Copy of a Despatch from Lieutenant-Governor Grey to Lord Stanley.
My Lord,—Government House, Auckland, 11th September, 1845.
In the various despatches I shall have occasion to, address to your Lordship upon the subject of the line of policy I may adopt for the settlement of the disturbances at present, existing in the northern part of this Island, I shall have frequently occasion to allude to the Native tribes which are here termed "Native allies," and your Lordship will find that my proceedings will be influenced by the desire of securing the interests of these tribes. I think it necessary, therefore, to state briefly to your Lordship who these Natives are, and what is the nature of our relations with them.
In January, 1845, before the flagstaff was, for the second time, cut down at Kororareka, and again previously to the attack in March on that settlement, the tribes who are under the control of the chiefs Walker, Macquarie, Moses, Noble, and Rewa interfered, by remonstrance and otherwise, to prevent Heke and his adherents from adopting the course they intended to pursue. Walker in particular, and other friendly chiefs, offered at the time to some of the authorities their services for the suppression of the then threatened disturbances, but they were not accepted.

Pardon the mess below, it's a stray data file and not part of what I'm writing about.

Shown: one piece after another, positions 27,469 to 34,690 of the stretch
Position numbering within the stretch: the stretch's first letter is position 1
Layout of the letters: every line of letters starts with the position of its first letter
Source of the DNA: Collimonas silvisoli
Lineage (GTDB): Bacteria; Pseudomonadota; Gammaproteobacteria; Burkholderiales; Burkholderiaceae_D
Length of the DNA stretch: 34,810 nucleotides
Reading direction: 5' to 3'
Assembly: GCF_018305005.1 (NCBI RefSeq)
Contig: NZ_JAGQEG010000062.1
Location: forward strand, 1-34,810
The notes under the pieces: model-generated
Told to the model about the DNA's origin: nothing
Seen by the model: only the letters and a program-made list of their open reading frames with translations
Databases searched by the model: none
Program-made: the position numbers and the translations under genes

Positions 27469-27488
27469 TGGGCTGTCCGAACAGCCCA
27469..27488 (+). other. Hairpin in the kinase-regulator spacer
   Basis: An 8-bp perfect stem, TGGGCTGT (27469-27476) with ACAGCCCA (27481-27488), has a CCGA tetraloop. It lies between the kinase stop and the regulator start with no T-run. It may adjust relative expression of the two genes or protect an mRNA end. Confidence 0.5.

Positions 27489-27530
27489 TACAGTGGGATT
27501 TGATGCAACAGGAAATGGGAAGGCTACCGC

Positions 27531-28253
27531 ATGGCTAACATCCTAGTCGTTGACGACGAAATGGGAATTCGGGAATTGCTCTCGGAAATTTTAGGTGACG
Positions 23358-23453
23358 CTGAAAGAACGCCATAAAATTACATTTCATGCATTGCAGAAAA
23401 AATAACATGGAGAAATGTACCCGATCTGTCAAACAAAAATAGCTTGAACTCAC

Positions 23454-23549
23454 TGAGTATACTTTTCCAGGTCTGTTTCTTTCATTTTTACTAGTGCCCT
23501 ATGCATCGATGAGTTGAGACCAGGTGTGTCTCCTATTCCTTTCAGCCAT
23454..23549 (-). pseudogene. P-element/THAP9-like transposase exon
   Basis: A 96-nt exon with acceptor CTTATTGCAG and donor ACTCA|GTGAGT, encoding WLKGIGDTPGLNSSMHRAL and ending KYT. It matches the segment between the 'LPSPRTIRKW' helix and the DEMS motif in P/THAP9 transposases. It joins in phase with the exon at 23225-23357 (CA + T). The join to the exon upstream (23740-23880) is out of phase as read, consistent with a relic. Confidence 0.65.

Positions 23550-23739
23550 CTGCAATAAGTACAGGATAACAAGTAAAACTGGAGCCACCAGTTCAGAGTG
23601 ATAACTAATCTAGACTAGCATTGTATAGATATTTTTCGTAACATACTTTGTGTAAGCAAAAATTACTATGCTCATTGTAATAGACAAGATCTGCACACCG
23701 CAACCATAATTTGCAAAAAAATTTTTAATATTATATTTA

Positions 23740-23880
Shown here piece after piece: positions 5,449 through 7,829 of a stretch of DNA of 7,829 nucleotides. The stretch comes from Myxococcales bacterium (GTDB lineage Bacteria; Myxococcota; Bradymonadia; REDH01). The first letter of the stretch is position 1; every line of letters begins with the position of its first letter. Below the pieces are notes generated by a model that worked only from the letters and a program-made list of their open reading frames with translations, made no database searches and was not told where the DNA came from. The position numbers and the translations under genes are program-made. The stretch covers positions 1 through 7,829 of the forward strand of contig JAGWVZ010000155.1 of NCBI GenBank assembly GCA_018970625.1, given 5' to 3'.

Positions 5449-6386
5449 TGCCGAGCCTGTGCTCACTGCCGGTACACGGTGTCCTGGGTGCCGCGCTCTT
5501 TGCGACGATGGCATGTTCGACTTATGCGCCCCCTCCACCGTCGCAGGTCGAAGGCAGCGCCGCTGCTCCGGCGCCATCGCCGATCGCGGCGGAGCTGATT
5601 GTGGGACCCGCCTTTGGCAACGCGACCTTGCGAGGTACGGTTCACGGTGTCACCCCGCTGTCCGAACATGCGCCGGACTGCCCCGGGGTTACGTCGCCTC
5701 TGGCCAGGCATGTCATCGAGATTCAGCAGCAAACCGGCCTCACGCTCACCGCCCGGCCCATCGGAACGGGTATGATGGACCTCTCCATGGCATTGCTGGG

Subsequently to the destruction of Kororareka in March, 1845, when Heke, emboldened by his successes, was threatening to commit further depredations in the North, and to march upon Auckland, which was in a very unprotected state, Walker, Macquarie, and other chiefs rose, and created a diversion in favour of the Europeans by falling on Heke's rear:—their first skirmish, which took place early in April, when they were completely successful, having driven him from the field. They had other skirmishes with him previously to the arrival of the troops at the scene of operations; and page 39in every instance were successful, thus not only creating a diversion in favour of the Europeans, but greatly diminishing Heke's influence by injuring his reputation as a commander. They also, by their own influence, detached many of Heke's and Kawiti's followers from them. When our troops reached the scene of operations in the month of May last, these friendly chiefs joined themwith their followers, and they have ever since remained in active co-operation with them They had at one time nine hundred men in the fields and the average number of their followers under arms may be stated at from three to four hundred men; but they were unable to keep a large number in the field for want of supplies.
These friendly chiefs have never hitherto received pay, rations, arms, or ammunition for themselves or their followers, and have received no remuneration, except some presents of rice, flour, and sugar, and occasional supplies of ammunition. Since the commencement of hostilities they have lost about twenty-five men killed, and have had about seventy-five men wounded, some of them very severely. Their loyalty and active attachment to the British cause have drawn down upon them the hatred of the rebels and their friends and no doubt can be entertained that, if their interests are not carefully considered before hostilities are allowed to cease, they will be placed in a position of great danger. Your Lordship may, however rely upon my not neglecting fully to provide for the future safety of these chiefs, who have established such strong claims upon the consideration of Her Majesty's Government.
I have, &c.,
G. Grey.The Right Hon. Lord Stanley, &c.